Professionals and Professionalism(s) in International Criminal Justice: International Workshop
Dr Ilaria Zavoli (School of Law, University of Leeds)
Mr Alex Batesmith (School of Law, University of Leeds)
Dr Nora Stappert (Faculty of Law, University of Copenhagen)
In recent years, a growing body of literature has used sociological approaches to examine the lawyers and legal scholars that work within and around International Criminal Justice (e.g., Hagan 2010; Lohne 2019; Eltringham 2019; Christensen 2017, 2021). Some scholars have scrutinised the hybrid nature of the work of these professionals (often intertwined with politics) and the challenges it brings to the field of International Criminal Justice (Mégret 2002). Others have considered the need for more cohesion and unity in the work of international criminal practitioners (Kreß 2014). Some contributions have also indicated that the motivations and assumptions within this diverse group of professionals can differ considerably in practice (e.g., Eltringham 2019: 41-44; Batesmith 2021), thereby underlining the need for additional research that investigates such contestations.
This international workshop, funded by the School of Law and School of Politics and International Studies of the University of Leeds, will focus on the professionals that populate International Criminal Justice (broadly understood as mechanisms and initiatives that aim at investigating international crimes) and their assumptions about professionalism, professional behaviour, and professional sense of self within this field. This focus is important as international criminal law’s normative content is ultimately shaped by the professionals that apply and interpret it, and their perspectives and shared practices (e.g., d’Aspremont et al. 2017). Their assumptions and practices surrounding professionalism and what counts as professional behaviour are thereby key, as they not only guide behaviour, but may also be constitutive of a (potentially contested and fragmented) professional identity. Despite the relevance of these professional attitudes and practices, they have remained underexplored in the literature so far, leaving an important gap in our understanding of the (international criminal) legal profession as exercised at the international level.
This workshop is intended to start a conversation on the profession, practice, and role of international criminal lawyers by looking at three main themes:
- The International Criminal Justice professional: How do diverse practitioners view their role? How consonant is their professional self-perception with their personal motivations for working in the field?
- Professionalism: What values, practices and beliefs animate the notion of ‘professionalism’ for International Criminal Justice practitioners? Who (or what) is excluded by the notion of professionalism? Is there an ‘us’ and ‘them’ to the professional project?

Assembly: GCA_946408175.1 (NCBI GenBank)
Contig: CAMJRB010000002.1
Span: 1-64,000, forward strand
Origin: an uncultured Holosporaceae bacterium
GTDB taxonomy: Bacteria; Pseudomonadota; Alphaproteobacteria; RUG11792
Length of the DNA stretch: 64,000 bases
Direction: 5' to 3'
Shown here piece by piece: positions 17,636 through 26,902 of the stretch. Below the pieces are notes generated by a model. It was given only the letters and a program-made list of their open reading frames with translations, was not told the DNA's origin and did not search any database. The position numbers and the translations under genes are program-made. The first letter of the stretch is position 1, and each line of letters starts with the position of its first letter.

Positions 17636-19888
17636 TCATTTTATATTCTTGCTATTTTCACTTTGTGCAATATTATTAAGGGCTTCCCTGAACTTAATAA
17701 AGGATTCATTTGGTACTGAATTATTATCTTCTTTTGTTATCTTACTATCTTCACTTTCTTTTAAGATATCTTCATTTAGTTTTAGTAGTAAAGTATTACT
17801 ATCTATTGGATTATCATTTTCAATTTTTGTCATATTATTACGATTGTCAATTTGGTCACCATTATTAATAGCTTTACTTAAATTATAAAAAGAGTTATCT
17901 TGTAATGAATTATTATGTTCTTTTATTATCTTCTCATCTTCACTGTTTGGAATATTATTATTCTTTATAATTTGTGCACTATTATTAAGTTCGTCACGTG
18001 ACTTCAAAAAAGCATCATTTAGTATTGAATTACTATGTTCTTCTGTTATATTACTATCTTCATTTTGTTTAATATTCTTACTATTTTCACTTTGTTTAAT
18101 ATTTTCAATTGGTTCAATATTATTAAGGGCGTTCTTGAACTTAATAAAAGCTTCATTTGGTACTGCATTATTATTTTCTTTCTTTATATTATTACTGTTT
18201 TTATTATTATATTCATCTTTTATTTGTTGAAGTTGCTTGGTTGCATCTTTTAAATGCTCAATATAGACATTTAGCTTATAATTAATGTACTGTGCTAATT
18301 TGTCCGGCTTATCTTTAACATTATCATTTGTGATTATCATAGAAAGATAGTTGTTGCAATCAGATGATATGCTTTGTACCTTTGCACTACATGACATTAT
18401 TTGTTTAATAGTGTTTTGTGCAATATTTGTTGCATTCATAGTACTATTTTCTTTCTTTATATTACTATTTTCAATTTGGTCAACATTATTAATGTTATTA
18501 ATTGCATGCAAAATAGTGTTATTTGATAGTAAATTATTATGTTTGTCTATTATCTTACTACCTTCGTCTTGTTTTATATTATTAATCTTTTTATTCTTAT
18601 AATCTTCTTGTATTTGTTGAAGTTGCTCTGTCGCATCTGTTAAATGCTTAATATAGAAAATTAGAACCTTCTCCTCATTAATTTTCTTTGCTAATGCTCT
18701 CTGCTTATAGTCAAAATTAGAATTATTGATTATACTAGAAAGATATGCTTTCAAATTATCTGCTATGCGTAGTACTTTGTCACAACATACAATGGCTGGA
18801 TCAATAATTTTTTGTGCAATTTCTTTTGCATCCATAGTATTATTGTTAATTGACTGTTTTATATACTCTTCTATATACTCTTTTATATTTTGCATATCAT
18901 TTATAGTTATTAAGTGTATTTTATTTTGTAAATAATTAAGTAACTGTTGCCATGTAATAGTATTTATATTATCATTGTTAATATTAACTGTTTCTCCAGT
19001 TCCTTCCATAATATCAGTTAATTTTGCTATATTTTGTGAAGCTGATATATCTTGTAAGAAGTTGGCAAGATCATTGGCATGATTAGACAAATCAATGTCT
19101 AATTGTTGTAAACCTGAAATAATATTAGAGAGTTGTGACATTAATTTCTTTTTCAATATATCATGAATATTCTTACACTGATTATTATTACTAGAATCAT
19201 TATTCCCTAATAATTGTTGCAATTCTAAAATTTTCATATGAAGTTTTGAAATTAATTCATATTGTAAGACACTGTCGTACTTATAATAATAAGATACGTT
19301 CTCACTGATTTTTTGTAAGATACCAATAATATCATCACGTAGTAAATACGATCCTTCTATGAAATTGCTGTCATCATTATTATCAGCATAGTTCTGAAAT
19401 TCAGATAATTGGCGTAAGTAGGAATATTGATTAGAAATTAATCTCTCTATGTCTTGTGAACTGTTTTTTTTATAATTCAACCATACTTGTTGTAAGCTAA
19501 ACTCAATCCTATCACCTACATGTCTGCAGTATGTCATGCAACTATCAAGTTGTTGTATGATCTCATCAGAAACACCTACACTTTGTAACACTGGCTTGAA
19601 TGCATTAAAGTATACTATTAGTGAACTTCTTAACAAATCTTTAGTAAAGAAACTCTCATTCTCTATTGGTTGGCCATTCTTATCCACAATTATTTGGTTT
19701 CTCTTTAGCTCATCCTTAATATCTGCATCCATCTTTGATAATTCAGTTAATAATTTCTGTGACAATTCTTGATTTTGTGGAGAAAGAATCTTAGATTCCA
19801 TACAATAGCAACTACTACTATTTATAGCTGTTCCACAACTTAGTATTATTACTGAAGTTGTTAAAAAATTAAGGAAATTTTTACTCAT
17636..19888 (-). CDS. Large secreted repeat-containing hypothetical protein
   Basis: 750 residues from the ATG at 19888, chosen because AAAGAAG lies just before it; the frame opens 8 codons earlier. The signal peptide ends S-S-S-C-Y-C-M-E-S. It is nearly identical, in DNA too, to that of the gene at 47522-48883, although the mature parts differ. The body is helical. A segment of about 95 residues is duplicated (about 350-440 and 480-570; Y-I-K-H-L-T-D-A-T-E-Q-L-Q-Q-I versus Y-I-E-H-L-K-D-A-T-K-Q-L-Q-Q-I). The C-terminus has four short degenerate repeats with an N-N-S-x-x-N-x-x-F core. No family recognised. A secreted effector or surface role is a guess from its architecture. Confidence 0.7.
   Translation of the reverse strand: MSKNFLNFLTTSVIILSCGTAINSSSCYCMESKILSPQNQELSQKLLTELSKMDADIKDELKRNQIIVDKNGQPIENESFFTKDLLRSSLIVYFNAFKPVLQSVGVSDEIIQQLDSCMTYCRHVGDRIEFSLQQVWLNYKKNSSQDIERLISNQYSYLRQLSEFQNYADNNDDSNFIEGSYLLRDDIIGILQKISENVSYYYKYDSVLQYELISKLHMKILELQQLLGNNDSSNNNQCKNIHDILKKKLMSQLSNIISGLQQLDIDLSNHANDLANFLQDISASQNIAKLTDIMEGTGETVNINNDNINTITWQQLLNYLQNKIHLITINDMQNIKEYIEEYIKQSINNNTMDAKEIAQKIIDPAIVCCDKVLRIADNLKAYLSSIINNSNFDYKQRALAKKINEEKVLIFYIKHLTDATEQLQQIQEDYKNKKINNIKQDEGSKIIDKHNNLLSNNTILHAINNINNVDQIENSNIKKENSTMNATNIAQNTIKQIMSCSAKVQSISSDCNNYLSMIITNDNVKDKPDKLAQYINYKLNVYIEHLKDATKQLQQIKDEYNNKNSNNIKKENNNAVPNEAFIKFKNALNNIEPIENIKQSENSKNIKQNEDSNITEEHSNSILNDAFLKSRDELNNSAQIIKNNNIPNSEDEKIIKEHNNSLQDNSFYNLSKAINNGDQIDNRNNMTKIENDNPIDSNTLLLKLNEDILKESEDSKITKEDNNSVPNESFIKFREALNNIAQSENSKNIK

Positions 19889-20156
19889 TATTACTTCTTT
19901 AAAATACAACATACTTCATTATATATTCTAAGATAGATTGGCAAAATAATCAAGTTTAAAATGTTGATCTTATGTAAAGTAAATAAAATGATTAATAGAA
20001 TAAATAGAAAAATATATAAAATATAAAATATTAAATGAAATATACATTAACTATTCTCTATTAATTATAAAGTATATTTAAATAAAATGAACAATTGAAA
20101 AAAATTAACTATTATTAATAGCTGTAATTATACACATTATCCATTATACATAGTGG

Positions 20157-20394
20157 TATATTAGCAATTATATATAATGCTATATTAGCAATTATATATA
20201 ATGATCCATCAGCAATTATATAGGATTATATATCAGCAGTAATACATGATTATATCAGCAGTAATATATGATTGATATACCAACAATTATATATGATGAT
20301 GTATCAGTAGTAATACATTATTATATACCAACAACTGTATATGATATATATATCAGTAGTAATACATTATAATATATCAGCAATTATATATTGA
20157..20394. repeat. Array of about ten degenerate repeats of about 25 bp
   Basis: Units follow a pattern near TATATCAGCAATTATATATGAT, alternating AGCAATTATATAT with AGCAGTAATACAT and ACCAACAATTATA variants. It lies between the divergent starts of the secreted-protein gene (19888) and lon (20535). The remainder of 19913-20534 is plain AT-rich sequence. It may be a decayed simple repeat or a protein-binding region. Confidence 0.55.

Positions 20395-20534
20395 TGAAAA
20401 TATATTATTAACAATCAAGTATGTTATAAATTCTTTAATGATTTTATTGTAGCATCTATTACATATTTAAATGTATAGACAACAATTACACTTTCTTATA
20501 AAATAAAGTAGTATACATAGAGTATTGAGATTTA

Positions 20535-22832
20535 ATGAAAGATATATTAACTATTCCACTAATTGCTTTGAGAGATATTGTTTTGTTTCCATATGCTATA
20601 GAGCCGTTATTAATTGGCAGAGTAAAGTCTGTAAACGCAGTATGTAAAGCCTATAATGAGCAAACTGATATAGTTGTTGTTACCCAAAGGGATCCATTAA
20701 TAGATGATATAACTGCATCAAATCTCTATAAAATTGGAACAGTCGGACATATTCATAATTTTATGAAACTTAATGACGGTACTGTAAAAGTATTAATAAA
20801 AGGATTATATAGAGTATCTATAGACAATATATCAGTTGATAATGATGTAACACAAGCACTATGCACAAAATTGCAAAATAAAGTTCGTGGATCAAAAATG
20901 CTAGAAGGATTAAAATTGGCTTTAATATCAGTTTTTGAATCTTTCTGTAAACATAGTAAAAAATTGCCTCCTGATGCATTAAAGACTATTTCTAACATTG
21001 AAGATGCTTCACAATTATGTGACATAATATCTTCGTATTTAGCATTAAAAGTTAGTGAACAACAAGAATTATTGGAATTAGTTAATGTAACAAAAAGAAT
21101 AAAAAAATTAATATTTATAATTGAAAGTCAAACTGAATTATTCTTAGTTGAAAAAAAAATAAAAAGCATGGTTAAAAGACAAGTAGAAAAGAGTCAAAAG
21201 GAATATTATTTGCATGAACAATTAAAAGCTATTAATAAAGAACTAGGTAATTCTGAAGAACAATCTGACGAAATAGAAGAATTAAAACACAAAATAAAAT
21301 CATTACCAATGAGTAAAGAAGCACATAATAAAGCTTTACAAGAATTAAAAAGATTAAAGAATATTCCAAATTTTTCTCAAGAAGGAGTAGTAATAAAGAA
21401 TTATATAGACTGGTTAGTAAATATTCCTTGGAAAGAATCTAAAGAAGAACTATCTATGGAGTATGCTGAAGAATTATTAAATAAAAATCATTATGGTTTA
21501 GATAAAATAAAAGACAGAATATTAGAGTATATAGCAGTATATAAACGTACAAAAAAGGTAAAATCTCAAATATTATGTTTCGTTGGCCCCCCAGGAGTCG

- Wider impact: What is the impact on the institutions of International Criminal Justice, and on the discipline, practice (and teaching?) of international criminal law itself, of these conceptions of professional self-perception and professionalism?
We intend this workshop to be a venue where participants will be able to work together with a critical reflection on the theme of the event. Therefore, this workshop brings together scholars and practitioners across career stages of the international criminal profession, both working in practice and conducting research on the subject.
Some of the questions we would like to explore with our workshop are:
- What does it mean to be a ‘professional’ in International Criminal Justice?
- To what extent do International Criminal Justice practitioners share a sense of professionalism, and how does this shape their everyday work?
- How do International Criminal Justice professionals perceive the work of their peers? And how does this perception influence any sense of collegiality?
- How, when, and to what extent do perceptions of professionalism marginalise and exclude?
- What (explicit or implicit) tensions exist about guidelines for professional behaviour, especially in a diverse group like that of International Criminal Justice experts which includes, among others, prosecutors, victims’ lawyers, defence counsel, legal scholars, and those collecting evidence?
- What unintended consequences do these (potentially contentious) assumptions entail?
- How can and should (potentially critical) reflections on professionalism be included within the teaching of International Criminal Law?
Participants, grouped in themed panels, will each have 20 minutes to present their papers, followed by a Q&A and workshop discussion. The workshop is free of charge for all participants, and it will be held both online (on Zoom) and in person (at the School of Law, University of Leeds). A limited number of bursaries will be available to presenters who might not have access to alternative sources of funding. If you would like to be considered for a bursary, please indicate this in your submission.
- 17 April 2023 – Deadline for the submission of abstracts. Paper abstracts (including name and affiliation) of no more than 500 words and a short bio of 100 words should be submitted to PaPIJ@leeds.ac.uk
Please note: When submitting your abstract, indicate in your email whether you would like to present your paper in person or online.
- 14 July 2023 – Workshop Day, School of Law, University of Leeds.
We aim to publish workshop papers as a special issue in a leading journal in the field of International Criminal Justice.
For any queries you might have, please contact the workshop organisers at this address: PaPIJ@leeds.ac.uk